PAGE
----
Gaza children, traumatised by the recent war, are back in school and eager to pick up the pieces.
SOME 200,000 Gaza children returned to school last Saturday for the first time since Israel’s offensive, many having lost family members, their homes and their sense of security.
The United Nations Relief and Works Agency (UNRWA) reopened all its 221 schools which educate Palestinians in the territory and provided shelter to tens of thousands of people during the fighting.
At Al-Zukur school in Beit Lahiya, the children swarmed into the wide courtyard with their oversized backpacks, noisily running and playing beneath an upper-storey classroom scorched by an Israeli shell.
Feeling of panic
The compound was struck about two weeks ago and set alight, sparking panic among the some 1,600 people who had gone there seeking shelter.
Two boys, five- and seven-years-old, were killed and about a dozen people were wounded, including their mother, whose legs were cut off, according to the UN.
It was one of three schools sheltering displaced people which were hit by Israeli fire during the war.
At another UN-run school in the area, more than 40 people were killed by Israeli shelling on Jan 6.
UN chief Ban Ki-moon called the attacks “outrageous” and demanded those responsible to be held accountable.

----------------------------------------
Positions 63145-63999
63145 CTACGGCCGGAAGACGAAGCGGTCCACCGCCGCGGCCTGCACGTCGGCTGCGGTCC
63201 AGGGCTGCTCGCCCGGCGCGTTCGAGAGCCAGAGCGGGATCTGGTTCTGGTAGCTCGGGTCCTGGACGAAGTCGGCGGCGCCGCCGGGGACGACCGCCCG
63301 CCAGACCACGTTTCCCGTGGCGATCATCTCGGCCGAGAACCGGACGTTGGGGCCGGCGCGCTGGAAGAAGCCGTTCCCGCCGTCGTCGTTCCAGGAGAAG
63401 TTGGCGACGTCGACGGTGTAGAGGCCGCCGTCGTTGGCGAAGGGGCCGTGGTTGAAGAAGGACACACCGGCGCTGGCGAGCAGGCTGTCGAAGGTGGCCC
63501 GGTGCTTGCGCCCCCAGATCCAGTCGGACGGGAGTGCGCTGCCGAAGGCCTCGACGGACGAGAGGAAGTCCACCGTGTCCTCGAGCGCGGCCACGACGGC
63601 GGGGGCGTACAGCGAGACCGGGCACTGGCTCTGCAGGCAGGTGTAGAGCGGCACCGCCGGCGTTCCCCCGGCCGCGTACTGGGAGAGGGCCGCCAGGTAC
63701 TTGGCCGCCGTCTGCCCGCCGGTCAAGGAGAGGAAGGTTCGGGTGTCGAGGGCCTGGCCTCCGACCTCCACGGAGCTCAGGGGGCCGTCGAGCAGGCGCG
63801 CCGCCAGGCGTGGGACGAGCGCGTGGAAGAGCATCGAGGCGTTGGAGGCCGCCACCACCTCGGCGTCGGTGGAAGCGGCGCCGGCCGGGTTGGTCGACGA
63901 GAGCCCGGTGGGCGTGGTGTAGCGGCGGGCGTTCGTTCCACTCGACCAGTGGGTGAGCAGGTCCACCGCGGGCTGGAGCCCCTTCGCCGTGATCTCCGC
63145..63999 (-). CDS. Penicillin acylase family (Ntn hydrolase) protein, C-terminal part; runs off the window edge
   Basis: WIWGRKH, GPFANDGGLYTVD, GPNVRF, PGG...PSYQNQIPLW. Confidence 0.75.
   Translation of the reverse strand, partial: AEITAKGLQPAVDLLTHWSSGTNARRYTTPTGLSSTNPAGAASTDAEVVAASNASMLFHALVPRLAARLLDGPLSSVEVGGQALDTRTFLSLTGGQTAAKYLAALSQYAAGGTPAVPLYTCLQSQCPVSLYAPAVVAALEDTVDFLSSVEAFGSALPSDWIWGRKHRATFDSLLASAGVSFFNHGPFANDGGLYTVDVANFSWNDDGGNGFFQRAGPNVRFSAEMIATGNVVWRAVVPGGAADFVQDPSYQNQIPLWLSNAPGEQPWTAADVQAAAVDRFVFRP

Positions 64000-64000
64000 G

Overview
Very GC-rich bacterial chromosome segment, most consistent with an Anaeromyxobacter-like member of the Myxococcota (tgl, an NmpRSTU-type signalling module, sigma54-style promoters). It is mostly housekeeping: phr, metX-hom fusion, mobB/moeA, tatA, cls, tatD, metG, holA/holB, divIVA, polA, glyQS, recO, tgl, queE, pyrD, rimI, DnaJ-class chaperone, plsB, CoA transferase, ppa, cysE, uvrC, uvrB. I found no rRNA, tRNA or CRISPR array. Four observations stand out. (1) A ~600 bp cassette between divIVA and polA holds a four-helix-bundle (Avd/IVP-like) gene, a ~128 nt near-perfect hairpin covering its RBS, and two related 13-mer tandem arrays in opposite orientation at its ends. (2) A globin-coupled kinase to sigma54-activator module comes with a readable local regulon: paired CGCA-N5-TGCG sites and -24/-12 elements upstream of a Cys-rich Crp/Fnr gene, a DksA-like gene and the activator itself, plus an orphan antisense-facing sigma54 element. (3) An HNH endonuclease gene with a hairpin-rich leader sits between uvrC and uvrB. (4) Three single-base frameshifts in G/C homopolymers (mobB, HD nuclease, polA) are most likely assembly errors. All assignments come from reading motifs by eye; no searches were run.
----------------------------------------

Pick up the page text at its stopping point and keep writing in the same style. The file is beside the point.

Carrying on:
As the hundreds of children came back to Al-Zukur, it soon became clear that many of them bore the unseen wounds of the war, in which more than 1,330 Palestinians were killed, nearly a third of them children.
“Come forward if your mother or father was martyred,” headmaster Riad Maliha announced through a megaphone to the classes lined up outside in the morning assembly. “Come forward if your house was destroyed.”
More than 20 students walked up to the front to register with UN officials so their families could receive aid, including Anas Abbas, a12-year-old boy, who like the other children, renders his experiences in one-word answers and simple sentences, keeping most of what he has seen to himself.
“They destroyed our house and killed five of my neighbours. The Jews came very close to us,” he says after some prodding, his brown eyes looking away.
Maliha, says the first few days of school will be solely for counselling, with teachers trying to help the children express themselves.
“In the classes the teachers will encourage them to talk about what happened, or to draw pictures or to write about it,” he said.
UNRWA, which provides basic aid and services to most of the 1.5 million people living in Gaza, employs some 200 counsellors and is looking to recruit more in the wake of the war.
“Imagine what the conversations are going to be like,” UNRWA spokesman Christopher Gunness said.
“There are going to be thousands of traumatised children coming to school today.”
Khitam Aziz, the counsellor at Al-Zukur, says the children ask about the scorched classroom upstairs and the holes in the walls left by artillery rounds.
“They ask me why they shelled the school, and tell me they worry it will be attacked again,” she says.
“But we tell them the Jews will not attack the school. They should feel safe. They should play.”
Half of Gaza’s population is under 18 years of age and more than 80% of its people rely on UN food aid.
Vast swathes of the territory have been left in ruins, including thousands of homes. — The Star~ Let's Discover the Beauty of Islam ~